Vinegar Syndrome has released the 1971 indie film Blue Money in a Blu-ray/DVD combo pack. It has been scanned and restored in 2K from the original 35mm negative. The film is uncut for the first time for home release. So, the question is should you purchase it for your home collection?
Blue Money is written, directed, and stars Alain Patrick (credited here as Alain-Patrick Chappuis). He plays a struggling porn director named Jim that is married and has a baby. He wants to get out of the porn industry and live on a boat with his family. All Jim wants is to do one more big score and make enough money from it so that he doesn’t have to work again. Hot on his heels are vice cops just looking to shut the whole project down. Who will win?
Patrick plays Jim as a cool guy and suave dresser but his acting skills are pretty sparse. His accent and odd way of telling a story made me think of Tommy Wiseau throughout the film. I have seen this movie previously. I own a DVD release of it on one of those Mill Creek 12 packs. Apparently all of the previous versions released were an edited print. Thankfully Vinegar Syndrome got theirs hands on an uncut copy which adds about 10 extra minutes into the film. Even though the movie’s premise is about hard core rated X material it rarely strays into that realm itself and focuses more on the background of porn movie making.
The tagline for the film is “Would you perform for this man for $1000? Would you do it for … Blue Money?” However the film seems content with not really delving into the psychological implications of performing in a skin flick and instead focuses on the main character directing and producing them behind the scenes. Quite a bit of attention is paid to Jim’s affair with an actress, the vice squad out to shut him down, and the progress of him working on his parked dream boat.
If all of that seems like rather boring subplots then you have the general idea. Don’t get me wrong, some parts of the movie are interesting and some dialogue is humorous. A majority however is mundane and dull and never really brings home the point the filmmaker was obviously trying to make. It is an attempt to show something different but ultimately fails. There aren’t tons of films like this out there (at least that I am aware of) and so it at least gets points for trying an unconventional premise.
Sharp eyed viewers will notice Gary Kent in a throw away role as “Vice Cop in Leather Jacket”. He is a fairly popular stunt coordinator/driver for cult films and it was fun to see him pop up here. Other than that I really didn’t notice any other recognizable actors in the film. Unless you count Suzanne Fields who is most known for Flesh Gordon.
Vinegar Syndrome has done a fantastic job with the visual transfer on this film. This is leaps and bounds better than the version I had previously watched. Granted with a film this old and a budget this thin there are bound to be very mild scratches and spots but frankly that would be nitpicking. The transfer shows the film as it was intended with good detail and a natural look. Skin tones, fabric details and lighting look just right for a film from this time period.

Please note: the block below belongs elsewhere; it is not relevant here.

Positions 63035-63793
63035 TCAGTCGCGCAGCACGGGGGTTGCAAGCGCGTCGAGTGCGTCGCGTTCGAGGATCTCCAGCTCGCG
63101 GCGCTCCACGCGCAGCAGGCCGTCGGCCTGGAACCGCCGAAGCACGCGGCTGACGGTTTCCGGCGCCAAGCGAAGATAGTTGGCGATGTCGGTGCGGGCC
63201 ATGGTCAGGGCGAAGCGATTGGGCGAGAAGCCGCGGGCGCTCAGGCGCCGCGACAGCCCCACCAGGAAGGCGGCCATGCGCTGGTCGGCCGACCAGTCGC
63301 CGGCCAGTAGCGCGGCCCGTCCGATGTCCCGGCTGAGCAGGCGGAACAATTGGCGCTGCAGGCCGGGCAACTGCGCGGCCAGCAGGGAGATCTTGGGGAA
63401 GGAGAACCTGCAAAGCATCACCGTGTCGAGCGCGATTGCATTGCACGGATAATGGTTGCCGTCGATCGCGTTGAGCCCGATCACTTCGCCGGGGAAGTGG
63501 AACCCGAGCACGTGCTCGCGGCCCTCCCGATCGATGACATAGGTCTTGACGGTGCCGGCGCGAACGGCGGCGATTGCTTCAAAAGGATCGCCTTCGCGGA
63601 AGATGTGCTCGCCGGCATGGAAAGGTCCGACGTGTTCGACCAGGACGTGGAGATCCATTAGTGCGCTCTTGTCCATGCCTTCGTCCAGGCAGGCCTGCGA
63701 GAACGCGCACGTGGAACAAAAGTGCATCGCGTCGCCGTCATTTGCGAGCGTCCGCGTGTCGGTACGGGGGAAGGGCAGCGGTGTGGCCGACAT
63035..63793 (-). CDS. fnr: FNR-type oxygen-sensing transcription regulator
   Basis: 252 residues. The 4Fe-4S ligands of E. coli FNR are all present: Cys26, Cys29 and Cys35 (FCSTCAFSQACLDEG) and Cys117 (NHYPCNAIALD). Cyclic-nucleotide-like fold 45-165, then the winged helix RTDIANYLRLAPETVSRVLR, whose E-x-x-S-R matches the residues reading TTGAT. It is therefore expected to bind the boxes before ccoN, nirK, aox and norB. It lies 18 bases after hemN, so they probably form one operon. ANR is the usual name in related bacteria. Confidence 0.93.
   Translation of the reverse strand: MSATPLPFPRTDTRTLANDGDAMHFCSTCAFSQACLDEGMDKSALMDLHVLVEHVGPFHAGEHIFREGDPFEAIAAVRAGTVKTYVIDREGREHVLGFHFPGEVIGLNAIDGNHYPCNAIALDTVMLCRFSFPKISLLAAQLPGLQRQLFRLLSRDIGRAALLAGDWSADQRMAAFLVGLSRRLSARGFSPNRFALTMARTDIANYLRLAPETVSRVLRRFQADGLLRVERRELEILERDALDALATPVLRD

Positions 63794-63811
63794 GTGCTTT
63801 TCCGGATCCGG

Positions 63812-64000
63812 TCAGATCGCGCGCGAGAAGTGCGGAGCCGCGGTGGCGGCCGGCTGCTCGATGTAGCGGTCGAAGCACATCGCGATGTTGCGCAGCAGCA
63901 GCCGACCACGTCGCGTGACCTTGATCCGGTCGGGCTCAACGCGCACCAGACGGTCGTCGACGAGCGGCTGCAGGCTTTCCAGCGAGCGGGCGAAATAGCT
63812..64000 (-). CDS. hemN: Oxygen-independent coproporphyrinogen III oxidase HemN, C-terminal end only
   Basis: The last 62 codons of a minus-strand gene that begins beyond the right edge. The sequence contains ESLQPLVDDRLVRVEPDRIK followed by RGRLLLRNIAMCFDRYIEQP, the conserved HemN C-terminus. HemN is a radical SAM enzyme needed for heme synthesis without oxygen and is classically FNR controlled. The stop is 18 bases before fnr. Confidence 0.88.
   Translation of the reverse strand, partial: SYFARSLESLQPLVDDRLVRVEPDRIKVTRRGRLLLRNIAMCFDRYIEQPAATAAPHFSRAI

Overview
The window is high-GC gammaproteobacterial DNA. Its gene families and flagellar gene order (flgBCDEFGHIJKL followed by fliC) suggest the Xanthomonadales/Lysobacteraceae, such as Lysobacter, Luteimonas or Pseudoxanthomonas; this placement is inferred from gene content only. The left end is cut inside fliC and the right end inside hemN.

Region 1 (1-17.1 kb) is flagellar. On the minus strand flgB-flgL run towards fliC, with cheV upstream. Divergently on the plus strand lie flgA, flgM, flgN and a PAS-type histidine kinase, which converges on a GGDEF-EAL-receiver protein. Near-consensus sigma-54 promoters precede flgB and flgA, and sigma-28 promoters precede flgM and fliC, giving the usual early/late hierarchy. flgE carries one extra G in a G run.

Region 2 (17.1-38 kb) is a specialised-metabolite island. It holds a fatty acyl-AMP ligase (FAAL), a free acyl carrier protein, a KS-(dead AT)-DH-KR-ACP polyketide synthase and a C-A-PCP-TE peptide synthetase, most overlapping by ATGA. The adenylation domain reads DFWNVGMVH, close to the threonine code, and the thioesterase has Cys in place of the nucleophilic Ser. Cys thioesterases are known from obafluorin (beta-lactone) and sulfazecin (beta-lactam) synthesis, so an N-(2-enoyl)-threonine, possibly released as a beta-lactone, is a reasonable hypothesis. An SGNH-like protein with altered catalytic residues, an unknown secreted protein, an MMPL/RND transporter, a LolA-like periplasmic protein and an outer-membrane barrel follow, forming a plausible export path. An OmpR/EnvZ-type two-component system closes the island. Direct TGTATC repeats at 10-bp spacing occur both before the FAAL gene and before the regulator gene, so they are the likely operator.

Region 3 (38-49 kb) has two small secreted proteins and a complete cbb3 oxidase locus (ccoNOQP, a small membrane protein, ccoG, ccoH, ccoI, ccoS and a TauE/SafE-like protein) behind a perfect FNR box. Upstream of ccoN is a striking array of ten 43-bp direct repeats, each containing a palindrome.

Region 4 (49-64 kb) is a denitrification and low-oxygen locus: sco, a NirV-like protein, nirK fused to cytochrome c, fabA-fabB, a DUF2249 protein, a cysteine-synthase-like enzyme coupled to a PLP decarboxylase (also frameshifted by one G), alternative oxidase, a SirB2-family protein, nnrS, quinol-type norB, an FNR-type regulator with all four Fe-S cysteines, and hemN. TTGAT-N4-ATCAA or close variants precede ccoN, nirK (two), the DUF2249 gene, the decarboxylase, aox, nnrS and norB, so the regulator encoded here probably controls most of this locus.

The audio is a mono soundtrack with a dialogue heavy focus. Unfortunately parts of the soundtrack get distorted (almost like the timing is sped up and slowed down) and the main character has a thick accent so it is hard at times to understand what he is saying. I personally think this is from the original source rather than a misstep in audio transfer. All in all the audio is good but not great. Thankfully English subtitles are included.
Making Blue Money video interview with Producer Bob Chinn
The Affairs of Aphrodite (1970) – Bonus feature length film directed by Alain Patrick
Original Theatrical Trailer
Promotional Still Gallery
Reversible cover artwork
Blue Money Final Thoughts:
While never really becoming a gritty crime film or a trashy porn flick itself Blue Money is an interesting oddity. I can’t necessarily claim that it is a good film but it does have a place in my collection from a historical point of view. Vinegar Syndrome knocked this package out of the park. They got the original widescreen unedited cut and cleaned up the transfer. I am even thrilled they got an entire earlier film as a special feature, and although it is rough (the print and the execution) it’s a fantastic bonus.
While this film isn’t for everyone this is certainly the definitive release. If you have any interest at all in the description or plot then I suggest you try to check it out. At the time of this publishing Blue Money is available to stream on Amazon Prime for free. If you want it for your own collection you can pick up your copy here on Amazon.
Note: This Blu-ray was sent to us for review. This has not affected our judgement or editorial process in any way. Please contact us if you have any questions regarding this process